Bailey Hayes Essay

1923 words - 8 pages

People immigrated to America for a plethora of different reasons, some of which included religion, freedom to create, and the opportunity for a prosperous life. However, it is possible for all of these reasons to be grouped into one, extremely simplified, category. Someone wasn’t happy in their own country, and they thought they would be happier in America. Immigrants firmly believed that their life would be better in America, so they abandoned their home country. They left to escape the hardships of their former life, but they had no idea how many hardships awaited them; circumstances made their lives problematic regardless of where they lived. Immigrants held an extremely wearying ...view middle of the document...

Religion may have been the first reason immigrants came to America, but it certainly wasn’t the only reason. Immigration was driven by the promise of a better life elsewhere. America promised more jobs, more food, more land, and better opportunities for the children of immigrants. For example, the Irish potato famine led to a massive increase in immigration, as America promised more food than Ireland (“The History Place - Irish Potato Famine: Gone to America”). For those who obtained the means to travel, it made no sense to stay in a place where there was not enough food. America held an abundance of resources to be taken by anyone willing to work hard enough to acquire them.
Resources are like a magnet; people flock to natural resources. Resources drew people to America. Land was plentiful, and people wanted to stake their claim before prices rose. There was enough space for everyone, and anyone could obtain land. Settlers simply had to work the land they owned (Hine and Faragher).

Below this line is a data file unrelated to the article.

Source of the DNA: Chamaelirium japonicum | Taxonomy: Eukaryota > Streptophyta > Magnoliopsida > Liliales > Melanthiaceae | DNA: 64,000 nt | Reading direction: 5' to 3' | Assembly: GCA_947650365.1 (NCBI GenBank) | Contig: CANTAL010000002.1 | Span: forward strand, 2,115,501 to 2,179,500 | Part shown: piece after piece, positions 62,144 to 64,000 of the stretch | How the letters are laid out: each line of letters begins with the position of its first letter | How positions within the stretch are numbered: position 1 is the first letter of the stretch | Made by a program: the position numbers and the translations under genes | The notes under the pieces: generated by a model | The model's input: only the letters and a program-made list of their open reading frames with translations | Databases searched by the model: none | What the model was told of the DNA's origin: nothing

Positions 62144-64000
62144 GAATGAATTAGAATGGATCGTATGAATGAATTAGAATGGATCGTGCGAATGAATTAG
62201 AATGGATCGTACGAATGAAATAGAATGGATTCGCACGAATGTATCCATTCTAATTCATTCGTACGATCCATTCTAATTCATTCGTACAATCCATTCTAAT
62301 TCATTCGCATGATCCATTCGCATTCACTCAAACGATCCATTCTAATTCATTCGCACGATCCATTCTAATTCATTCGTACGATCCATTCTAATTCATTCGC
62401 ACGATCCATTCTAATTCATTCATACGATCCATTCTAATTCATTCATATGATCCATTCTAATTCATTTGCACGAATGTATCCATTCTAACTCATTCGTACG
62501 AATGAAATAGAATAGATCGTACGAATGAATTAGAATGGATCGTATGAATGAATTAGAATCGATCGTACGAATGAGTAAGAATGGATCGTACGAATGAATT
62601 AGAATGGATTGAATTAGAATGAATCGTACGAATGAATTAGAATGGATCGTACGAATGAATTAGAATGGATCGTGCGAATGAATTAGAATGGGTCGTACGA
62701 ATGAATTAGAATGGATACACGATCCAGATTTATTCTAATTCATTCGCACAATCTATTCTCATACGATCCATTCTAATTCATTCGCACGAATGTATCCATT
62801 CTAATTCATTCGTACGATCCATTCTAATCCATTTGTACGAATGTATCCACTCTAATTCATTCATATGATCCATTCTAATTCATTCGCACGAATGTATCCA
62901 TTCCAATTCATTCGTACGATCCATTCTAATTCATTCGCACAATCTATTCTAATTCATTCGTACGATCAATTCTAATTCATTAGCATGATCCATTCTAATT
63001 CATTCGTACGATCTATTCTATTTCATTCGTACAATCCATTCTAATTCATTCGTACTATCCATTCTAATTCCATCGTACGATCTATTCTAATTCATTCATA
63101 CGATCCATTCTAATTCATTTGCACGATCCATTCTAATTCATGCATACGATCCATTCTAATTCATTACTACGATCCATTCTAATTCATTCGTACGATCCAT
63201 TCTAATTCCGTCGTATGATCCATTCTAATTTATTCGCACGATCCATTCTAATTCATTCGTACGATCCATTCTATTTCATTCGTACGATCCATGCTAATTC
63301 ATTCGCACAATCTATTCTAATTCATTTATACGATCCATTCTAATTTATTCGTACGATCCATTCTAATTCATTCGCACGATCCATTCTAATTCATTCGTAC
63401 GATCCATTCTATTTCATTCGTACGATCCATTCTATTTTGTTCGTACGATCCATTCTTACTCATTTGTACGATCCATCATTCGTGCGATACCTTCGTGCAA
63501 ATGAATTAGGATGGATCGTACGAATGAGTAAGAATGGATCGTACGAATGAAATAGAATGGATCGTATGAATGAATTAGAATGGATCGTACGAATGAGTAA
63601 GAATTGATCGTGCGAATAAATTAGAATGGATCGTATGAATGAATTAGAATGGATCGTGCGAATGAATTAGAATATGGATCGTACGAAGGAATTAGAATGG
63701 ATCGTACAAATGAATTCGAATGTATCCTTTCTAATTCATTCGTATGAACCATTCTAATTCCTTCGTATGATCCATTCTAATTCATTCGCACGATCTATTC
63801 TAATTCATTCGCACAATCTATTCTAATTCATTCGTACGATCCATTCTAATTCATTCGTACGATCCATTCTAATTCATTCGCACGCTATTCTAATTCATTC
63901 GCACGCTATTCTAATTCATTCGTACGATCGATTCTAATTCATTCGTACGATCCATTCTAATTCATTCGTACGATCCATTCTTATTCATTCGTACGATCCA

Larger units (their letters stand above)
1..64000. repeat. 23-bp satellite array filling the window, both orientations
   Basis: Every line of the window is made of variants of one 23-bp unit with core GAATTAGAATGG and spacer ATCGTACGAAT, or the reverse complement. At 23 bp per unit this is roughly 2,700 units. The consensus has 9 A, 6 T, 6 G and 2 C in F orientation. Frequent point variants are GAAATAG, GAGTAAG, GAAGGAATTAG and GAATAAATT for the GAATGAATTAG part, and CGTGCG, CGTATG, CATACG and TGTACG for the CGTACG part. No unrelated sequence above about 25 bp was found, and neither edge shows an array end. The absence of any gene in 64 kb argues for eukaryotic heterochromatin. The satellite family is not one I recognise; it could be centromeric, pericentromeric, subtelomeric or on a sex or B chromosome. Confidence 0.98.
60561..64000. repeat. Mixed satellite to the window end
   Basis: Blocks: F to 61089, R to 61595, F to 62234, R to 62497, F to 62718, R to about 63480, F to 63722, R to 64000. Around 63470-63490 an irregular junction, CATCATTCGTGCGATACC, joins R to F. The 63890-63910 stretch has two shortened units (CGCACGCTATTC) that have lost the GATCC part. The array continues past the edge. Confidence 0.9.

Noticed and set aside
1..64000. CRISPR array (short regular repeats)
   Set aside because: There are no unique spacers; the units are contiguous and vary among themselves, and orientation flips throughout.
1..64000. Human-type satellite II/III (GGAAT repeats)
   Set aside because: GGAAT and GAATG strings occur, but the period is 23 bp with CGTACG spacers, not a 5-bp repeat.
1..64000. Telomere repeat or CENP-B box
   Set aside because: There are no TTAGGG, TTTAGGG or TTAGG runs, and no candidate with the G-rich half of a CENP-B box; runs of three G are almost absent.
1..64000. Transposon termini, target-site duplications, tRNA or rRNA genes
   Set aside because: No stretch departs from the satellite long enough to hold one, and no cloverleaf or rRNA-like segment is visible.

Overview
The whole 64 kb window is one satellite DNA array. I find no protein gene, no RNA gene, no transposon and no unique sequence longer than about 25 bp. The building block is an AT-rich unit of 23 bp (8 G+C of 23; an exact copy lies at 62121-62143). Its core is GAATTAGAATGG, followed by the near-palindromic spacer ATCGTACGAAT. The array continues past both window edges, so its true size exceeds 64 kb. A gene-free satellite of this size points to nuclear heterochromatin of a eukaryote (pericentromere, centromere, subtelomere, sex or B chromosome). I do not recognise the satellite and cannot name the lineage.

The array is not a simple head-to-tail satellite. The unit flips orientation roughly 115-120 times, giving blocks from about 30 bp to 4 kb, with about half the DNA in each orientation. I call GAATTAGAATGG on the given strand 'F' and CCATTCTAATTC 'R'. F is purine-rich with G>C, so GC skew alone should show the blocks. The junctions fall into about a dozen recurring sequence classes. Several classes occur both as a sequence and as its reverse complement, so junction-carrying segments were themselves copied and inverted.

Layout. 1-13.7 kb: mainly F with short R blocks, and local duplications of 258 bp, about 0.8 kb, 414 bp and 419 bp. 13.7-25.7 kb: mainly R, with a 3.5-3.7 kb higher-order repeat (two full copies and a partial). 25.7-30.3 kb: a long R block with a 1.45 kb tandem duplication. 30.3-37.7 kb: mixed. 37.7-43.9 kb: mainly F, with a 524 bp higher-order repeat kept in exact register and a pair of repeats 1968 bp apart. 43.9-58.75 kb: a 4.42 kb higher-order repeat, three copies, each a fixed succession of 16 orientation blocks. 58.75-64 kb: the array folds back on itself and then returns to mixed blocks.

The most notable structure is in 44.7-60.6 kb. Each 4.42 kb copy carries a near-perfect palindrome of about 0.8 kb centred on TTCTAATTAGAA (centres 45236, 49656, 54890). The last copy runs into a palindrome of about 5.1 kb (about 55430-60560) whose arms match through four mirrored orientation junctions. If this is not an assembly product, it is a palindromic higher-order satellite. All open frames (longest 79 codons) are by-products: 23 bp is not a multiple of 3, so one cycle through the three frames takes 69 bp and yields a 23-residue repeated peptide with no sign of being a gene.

Immigration provided a chance to start over. In My Ántonia by Willa Cather, the Russians, Pavel and Peter, told a story about a pack of wolves eating an entire wedding party; they were the only two survivors. They had no choice but to commit some very immoral acts in order to survive. Pavel and Peter came to America shortly after the fiasco as the story of their immoral act followed them everywhere they went in Russia (30-32). Immigrating to a new country meant starting with a clean slate. No one knew the ugly secrets of the immigrants’ past.
Immigrants didn’t only leave their home to escape the past; they also looked to the future. Many families immigrated to ensure a better future for their children. America was the land of opportunity, and everyone received a chance to change the status quo. It was often hard to move up in the social classes of Europe and Asia; children were placed in the same class as their parents. The jobs available to workers were based on social class, education, and connections. Lower classes didn’t possess the right connections or much time for education, so they attained the worst jobs. The vicious cycle often continued for generations, which made it nearly impossible for children to find new opportunities to change their economic standing. America had social classes, but they were much less rigid than those of Europe, especially in San Francisco. European immigrants in San Francisco were not excluded from “the ladder of economic and social mobility” as other minorities, such as the Chinese, were (Hine and Faragher 422). Lee Chew, a Chinese immigrant summarized the condition of his people quite effectively; he stated, “The treatment of the Chinese in this country is all wrong and mean.” This statement can be applied to nearly every minority that arrived in the U.S. (“Italian - Working Across the Country - Immigration…- Classroom Presentation | Teacher Resources - Library of Congress”).

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